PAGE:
Apr. 12, 2010 Finnish barley cultivars have a relatively high resistance to net blotch, the most common plant disease found in barley in Finland. However, an increase in the sexual reproduction of the pathogen could make the situation much worse in the future.
Marja Jalli, Research Scientist at MTT Agrifood Research Finland, describes a method for assessing the virulence of net blotch in greenhouse conditions in her doctoral dissertation. The dissertation reveals that the virulence of the Finnish net blotch pathogen population has changed very little in the last 15 years.
"Novel Finnish quantitatively resistant barley cultivars are relatively kind to the disease. If the barley showed higher specific resistance, the pathogen would also have to grow stronger," Ms Jalli explains.
Net blotch can cause major crop losses
Net blotch produces netlike symptoms on barley leaves. The disease destroys chlorophyll and reduces the plant's leaf area. At worst, a severe net blotch infection can cause crop losses of up to 30 percent. In its current form, however, the disease can be managed.
In Finland, the ascomycete that causes net blotch disease (Pyrenophora teres Drechs.) mostly reproduces asexually by means of spores. The pathogen is also capable of sexual reproduction, which is known to happen to some extent.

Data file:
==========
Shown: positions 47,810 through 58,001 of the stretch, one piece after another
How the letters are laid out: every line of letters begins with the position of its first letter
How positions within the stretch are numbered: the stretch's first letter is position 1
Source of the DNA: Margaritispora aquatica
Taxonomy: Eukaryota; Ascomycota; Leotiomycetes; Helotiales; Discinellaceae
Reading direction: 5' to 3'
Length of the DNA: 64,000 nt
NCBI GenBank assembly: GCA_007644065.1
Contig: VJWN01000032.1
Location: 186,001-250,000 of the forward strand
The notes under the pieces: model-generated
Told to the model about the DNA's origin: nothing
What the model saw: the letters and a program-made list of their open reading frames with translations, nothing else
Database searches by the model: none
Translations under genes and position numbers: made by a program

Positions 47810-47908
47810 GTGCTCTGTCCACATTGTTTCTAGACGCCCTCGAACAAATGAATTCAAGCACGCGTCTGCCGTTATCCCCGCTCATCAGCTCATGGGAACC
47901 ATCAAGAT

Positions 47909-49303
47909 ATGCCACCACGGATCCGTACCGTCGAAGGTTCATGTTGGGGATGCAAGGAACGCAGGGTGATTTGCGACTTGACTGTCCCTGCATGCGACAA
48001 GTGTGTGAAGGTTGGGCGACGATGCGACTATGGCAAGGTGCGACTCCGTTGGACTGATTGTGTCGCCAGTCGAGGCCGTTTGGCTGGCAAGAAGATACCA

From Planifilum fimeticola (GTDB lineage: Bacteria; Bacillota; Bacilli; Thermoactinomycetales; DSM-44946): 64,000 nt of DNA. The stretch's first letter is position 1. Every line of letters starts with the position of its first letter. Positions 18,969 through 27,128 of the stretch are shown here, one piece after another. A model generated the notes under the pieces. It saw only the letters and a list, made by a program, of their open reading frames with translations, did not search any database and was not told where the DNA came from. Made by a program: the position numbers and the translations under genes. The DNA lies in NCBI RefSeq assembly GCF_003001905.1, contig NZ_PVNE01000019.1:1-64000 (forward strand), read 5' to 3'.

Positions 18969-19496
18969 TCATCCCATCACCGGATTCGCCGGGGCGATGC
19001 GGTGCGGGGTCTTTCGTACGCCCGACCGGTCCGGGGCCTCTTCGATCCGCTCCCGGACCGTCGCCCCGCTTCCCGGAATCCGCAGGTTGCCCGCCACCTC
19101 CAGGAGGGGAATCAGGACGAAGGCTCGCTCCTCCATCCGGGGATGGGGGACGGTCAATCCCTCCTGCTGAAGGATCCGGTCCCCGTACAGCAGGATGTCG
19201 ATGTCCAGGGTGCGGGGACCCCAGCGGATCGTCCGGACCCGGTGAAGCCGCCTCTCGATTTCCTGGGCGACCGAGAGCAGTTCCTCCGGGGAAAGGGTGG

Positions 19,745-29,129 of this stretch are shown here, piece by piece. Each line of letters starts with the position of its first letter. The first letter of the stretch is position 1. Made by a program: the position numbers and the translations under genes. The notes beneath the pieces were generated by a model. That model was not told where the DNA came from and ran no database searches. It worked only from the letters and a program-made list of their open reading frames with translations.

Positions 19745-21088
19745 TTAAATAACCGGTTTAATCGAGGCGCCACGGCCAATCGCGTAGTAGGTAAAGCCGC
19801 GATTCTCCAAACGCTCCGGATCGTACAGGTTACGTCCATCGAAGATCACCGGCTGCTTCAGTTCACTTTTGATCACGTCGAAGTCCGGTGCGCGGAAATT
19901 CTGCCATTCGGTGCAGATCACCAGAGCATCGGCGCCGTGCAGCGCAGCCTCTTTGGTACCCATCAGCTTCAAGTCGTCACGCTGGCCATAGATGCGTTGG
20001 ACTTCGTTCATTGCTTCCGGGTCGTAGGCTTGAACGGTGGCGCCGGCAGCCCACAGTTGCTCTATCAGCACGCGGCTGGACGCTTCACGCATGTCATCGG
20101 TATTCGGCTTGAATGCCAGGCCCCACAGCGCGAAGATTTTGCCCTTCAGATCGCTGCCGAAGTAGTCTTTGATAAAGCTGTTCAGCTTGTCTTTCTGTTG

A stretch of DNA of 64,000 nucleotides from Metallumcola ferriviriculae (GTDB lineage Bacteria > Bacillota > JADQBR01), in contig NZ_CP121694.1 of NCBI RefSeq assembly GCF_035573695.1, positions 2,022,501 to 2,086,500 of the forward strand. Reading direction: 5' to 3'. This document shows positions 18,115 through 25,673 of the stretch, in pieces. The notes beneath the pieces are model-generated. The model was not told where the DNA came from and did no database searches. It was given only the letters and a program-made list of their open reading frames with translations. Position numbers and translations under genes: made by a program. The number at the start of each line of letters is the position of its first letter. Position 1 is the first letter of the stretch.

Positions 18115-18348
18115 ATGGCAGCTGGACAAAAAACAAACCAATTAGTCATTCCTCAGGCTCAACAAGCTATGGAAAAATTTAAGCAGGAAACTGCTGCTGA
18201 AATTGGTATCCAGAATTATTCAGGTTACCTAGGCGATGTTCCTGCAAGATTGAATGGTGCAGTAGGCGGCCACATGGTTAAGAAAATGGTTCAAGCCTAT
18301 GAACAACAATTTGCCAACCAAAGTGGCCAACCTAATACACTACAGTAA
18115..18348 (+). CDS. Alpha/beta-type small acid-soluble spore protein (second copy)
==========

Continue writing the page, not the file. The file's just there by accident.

Sexual reproduction changes virulence
The doctoral dissertation was based on populations of approximately 240 net blotch isolates collected from barley grown in different parts of Finland between 1994 and 2007. Ms Jalli studied the effects of sexual reproduction on net blotch virulence in laboratory conditions. The results were surprising.
"By crossing two net blotch isolates that were both unable to overcome the resistance of barley, we managed to produce progeny isolates that were able to cause symptoms even in barley plants that had previously been fully resistant to the disease," Ms Jalli explains.
In the future, the sexual reproduction of the pathogen is expected to also increase in field conditions, as climate change and the increasing popularity of low-tillage cultivation and specialisation in barley monoculture are making conditions more favourable to the disease.
Breeding should not focus on just one gene
The virulence of net blotch is not the product of a single gene alone but a much more complex hereditary process. Ms Jalli believes that resistance breeding should therefore not focus on just one factor.
"Efforts should be made to also introduce new resistance factors to barley cultivars during breeding. The genomes of barley landraces and wild barley, for example, are hoped to prove useful in this respect," she explains.
The barley cultivars discussed in the doctoral dissertation were also found to contain elements that were highly resistant to net blotch and that have not been previously used in resistance breeding.
Benchmarks for international research
Net blotch has previously mostly pestered barley cultivars grown in northern climates. In recent years, however, interest in the pathogen has begun to also increase in other latitudes.
Ms Jalli's doctoral dissertation specifies nine different barley cultivars that were selected in cooperation with international research scientists and that can be used as benchmarks for reliably measuring the virulence of net blotch across the globe.
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